I'm not a computer expert. I don't know if there's any easy way to detect what you did after deleting the message. Any one else know?

Link to comment
Share on other sites

I am going to suggest something simpler, and maybe Celtic Whisperer can critique it. In Anna's situation, just to keep it easy, I was thinking of opening another email account with one of the free web-based providers like Hotmail, Yahoo or Gmail. There's a ton of them out there. Keep it to yourself, and come up with a password that means nothing to anyone but you. Memorize it, don't write it down anywhere. Using whatever email account you use from home, if that's where you're going to write out your thoughts, do it in the form of an email message and then send it to yourself at the other account. Then delete the message from the "Sent" folder in your primary account. The message is now on a mail server for Yahoo or Hotmail, and not on the computer. Then you could go to the public library and access the other account if you wanted to, or maybe a friend's or even at school if you have access there. No one else would know. If you intend using a computer away from home anyway, then it's not an issue.

 

I'm not a computer expert. I don't know if there's any easy way to detect what you did after deleting the message. Any one else know?

 

Even easier, you could create a gmail account and send messages from it to itself. I keep notes this way quite often when I don't have a pen. No need to delete, the sent and inbox folders will just be duplicates. Unless your folks are keyloggers, you should be safe. And if they're keyloggers, I'd wonder how they could still mindlessly buy the bs at that level of tech-savvy knowledge.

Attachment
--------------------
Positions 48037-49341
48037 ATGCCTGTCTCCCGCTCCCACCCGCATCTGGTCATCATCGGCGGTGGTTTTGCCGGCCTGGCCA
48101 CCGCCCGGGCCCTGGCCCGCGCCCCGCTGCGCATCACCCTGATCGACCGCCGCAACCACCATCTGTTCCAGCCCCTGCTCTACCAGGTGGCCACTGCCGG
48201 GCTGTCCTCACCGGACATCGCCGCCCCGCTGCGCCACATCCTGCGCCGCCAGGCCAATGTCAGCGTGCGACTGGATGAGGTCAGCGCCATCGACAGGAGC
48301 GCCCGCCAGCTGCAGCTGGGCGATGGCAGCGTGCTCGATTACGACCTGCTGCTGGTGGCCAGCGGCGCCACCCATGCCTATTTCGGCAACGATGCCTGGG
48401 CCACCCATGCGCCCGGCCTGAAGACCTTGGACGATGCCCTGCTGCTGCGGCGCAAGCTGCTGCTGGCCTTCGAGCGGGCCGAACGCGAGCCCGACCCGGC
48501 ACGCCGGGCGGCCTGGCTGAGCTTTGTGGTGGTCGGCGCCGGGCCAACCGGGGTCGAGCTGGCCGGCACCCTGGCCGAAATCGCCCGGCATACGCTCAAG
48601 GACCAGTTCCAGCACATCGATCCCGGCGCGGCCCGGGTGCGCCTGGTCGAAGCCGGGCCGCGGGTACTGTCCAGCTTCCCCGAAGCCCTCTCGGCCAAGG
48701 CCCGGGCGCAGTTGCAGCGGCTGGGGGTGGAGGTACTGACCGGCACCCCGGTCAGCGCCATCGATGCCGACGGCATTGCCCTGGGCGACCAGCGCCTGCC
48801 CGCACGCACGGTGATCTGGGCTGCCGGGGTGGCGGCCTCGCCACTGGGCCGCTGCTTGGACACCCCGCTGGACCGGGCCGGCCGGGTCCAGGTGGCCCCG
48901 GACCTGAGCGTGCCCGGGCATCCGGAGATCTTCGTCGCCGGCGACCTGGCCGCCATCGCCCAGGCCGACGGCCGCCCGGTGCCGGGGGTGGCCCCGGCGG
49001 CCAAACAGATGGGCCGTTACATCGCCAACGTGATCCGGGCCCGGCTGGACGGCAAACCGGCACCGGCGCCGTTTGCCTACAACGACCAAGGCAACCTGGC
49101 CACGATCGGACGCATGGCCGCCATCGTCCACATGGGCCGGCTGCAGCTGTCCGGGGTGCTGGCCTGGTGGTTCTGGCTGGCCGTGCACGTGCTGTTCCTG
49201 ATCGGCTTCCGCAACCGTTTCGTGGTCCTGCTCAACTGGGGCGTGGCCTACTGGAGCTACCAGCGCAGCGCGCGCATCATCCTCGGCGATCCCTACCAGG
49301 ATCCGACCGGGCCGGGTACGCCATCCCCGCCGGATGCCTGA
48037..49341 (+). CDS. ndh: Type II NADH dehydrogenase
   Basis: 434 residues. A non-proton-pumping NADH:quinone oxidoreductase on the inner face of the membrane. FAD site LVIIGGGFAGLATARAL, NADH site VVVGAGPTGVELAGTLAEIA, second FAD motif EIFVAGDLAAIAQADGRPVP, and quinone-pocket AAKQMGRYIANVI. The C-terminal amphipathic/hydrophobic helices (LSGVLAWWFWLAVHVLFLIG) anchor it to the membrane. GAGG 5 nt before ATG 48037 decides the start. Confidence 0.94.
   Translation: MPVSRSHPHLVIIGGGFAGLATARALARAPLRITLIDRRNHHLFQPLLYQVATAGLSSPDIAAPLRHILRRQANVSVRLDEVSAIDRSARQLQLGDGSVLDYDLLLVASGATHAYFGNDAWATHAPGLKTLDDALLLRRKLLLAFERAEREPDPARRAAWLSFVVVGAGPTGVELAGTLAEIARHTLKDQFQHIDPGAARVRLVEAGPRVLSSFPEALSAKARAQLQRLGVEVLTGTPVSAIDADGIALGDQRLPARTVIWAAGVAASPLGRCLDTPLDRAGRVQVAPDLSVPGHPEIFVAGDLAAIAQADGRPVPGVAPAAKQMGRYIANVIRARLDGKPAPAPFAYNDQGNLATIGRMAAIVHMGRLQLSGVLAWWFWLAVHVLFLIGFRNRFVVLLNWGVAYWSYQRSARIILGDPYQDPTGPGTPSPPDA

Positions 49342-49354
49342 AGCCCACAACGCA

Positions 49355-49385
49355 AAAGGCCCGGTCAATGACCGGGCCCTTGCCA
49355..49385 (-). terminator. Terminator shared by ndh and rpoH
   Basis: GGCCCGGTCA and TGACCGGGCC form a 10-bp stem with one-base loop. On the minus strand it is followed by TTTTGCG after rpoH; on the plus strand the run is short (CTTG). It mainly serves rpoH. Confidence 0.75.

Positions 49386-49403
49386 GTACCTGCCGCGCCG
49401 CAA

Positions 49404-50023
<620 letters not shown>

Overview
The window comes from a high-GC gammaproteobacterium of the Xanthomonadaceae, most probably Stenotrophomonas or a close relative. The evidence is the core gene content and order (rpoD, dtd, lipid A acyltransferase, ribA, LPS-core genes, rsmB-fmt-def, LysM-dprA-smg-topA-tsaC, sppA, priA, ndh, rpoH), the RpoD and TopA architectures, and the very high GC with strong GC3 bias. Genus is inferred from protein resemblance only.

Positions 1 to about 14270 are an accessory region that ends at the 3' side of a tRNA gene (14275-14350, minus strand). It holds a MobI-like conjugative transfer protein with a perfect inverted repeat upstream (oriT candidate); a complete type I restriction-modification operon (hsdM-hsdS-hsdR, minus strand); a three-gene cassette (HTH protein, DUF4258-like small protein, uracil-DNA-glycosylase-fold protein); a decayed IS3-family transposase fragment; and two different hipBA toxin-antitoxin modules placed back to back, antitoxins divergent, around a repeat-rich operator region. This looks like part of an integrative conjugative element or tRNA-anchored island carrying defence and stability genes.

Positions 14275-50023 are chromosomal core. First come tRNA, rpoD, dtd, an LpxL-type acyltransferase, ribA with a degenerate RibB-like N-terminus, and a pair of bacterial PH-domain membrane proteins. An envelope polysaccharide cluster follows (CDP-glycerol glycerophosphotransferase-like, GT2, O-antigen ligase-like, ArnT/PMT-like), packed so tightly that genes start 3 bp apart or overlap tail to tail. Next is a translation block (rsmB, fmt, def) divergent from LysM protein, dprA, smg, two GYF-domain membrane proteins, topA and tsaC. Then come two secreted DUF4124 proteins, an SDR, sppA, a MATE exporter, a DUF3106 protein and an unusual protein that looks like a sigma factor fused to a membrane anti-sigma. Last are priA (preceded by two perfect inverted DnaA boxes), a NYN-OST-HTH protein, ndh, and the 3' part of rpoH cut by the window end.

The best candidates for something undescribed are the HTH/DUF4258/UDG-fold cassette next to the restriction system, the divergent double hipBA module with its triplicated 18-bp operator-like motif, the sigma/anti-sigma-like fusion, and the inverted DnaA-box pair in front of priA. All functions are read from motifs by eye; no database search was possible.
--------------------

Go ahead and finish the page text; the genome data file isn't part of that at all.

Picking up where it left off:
Link to comment
Share on other sites

Even easier, you could create a gmail account and send messages from it to itself. I keep notes this way quite often when I don't have a pen. No need to delete, the sent and inbox folders will just be duplicates. Unless your folks are keyloggers, you should be safe. And if they're keyloggers, I'd wonder how they could still mindlessly buy the bs at that level of tech-savvy knowledge.

 

Ok so if she doesn't delete the one in the sent file, the rent's can't see if? Even if they can get into her primary account? I'm not familiar with multiple users having accounts using the same pc. I live alone and no one but me has access to my machine.

 

Never mind----I just figured out what you would be doing. Duuuuuuuuuh!

Link to comment
Share on other sites

Anna, I have one thing I'd like to strongly stress: If you do decide to do any writing as was wisely suggested, keep it locked up! Whether it's text files on your computer or pen and paper, put a lock on it! One thing I've seen over and over is that parents who are working under the complex of assumptions such as yours are won't even stop to think about whether they should go through your things, they'll just do it. And for them to find your written responses to their doctrines which are anything other than fawning, mindless acceptance will be to their minds, more horrific than if they found heroin hidden inside a vibrator in your sock drawer.

 

If you use writing as a coping tool (And that's a most excellent thing to do.), keep it locked up!

 

Loren

Oh yes I will definitly keep that in mind heh I have lotsa hiding places to put things so I think ill be safe.